Apart from being my classmate, Kakha Salia was also my friend and that is why he had seen (more than once) the large and chromatic placard of Franz Beckenbauer on my bedroom wall and of course, that’s what he chose.

The Suzi Quatro placard was sold in an underpass on Chavchavadze8, near the 9th Hospital, where several small shops were located, including a music one. On that enlarged photograph Suzi Quatro was wearing the leather pants and a guitar was hung over her shoulder and she was so beautiful that I just stood there and stared, and whenever I looked at it, I was on the verge of crying.

I also wanted to cry when Kakha Salia had won that commercial match and I realized that I not only could not buy a Suzi Quatro placard, but was also losing Beckenbauer. I should have listened when one of my classmates and friends – Giorgi Kiknadze – warned me that Salia had a Megrelian9 brain and he could easily defeat me. Before the game I was calming myself down with what I had also told Jora – “I’m also a Megrelian from my mother’s side” – and Giorgi told me that both of Salia’s parents were Megrelians and also because I was a school champion he would not have a mercy on me.

Kakha Salia indeed did not have a mercy on me and before I knew it, he had already killed my Knight, then the Bishop and lastly, my Rook and I was probably so worried and deep in thought about Suzi Quatro that my mind went completely blank and when my Queen’s turn came, I could barely hold the tears. Another one of my friends and classmates – Gocha Kukhalashvili – whose house was hosting the commercial match, looked over my hopeless situation (on the chess board) and told me without a hint of a smile – “now you can shove in all your remaining Pawns wherever you desire”.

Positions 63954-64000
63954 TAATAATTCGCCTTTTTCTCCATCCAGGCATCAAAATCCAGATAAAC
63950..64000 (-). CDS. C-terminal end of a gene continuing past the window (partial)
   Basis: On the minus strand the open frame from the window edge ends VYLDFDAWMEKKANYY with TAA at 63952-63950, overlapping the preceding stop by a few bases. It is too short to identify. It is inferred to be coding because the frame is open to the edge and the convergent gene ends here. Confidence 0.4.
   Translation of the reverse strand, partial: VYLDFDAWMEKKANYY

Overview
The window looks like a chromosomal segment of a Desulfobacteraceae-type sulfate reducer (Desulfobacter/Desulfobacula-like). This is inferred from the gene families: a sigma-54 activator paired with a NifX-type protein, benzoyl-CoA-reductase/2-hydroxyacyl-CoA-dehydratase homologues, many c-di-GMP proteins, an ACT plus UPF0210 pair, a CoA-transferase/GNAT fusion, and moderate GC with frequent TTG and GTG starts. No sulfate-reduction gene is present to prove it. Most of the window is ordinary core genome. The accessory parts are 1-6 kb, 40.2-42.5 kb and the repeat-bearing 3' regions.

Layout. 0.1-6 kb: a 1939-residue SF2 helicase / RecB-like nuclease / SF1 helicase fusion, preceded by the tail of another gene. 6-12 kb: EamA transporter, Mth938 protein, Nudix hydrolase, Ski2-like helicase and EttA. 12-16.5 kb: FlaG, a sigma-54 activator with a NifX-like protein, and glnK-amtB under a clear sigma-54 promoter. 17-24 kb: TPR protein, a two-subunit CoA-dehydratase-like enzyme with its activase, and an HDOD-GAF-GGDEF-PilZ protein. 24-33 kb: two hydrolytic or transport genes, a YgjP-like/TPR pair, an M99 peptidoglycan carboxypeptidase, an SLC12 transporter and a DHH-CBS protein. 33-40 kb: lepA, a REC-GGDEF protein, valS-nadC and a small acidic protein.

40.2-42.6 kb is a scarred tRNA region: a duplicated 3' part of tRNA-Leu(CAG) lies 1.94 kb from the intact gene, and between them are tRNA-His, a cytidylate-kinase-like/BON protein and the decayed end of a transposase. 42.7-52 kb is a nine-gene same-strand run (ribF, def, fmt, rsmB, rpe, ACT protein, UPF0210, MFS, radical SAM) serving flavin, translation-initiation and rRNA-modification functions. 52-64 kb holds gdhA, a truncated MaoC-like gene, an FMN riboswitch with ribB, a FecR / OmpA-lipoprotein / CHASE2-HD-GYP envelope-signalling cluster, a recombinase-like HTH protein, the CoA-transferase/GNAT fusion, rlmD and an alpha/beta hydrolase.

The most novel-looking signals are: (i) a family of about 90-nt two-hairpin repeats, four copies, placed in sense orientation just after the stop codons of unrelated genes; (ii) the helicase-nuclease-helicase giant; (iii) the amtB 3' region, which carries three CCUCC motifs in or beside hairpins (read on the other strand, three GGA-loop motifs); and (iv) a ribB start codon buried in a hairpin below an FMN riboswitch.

I, as well, did not smile on that day and neither on the next, when I took the Beckenbauer placard, taken down from my wall, to Kakha Salia. And every kid in the Soviet Georgia knew that delivering on a bet was a necessity and a holy work, but Kakha Salia, aside from being smart, turned out to be kind (very kind) and as a replacement of Beckenbauer, he gave me Suzi Quadro.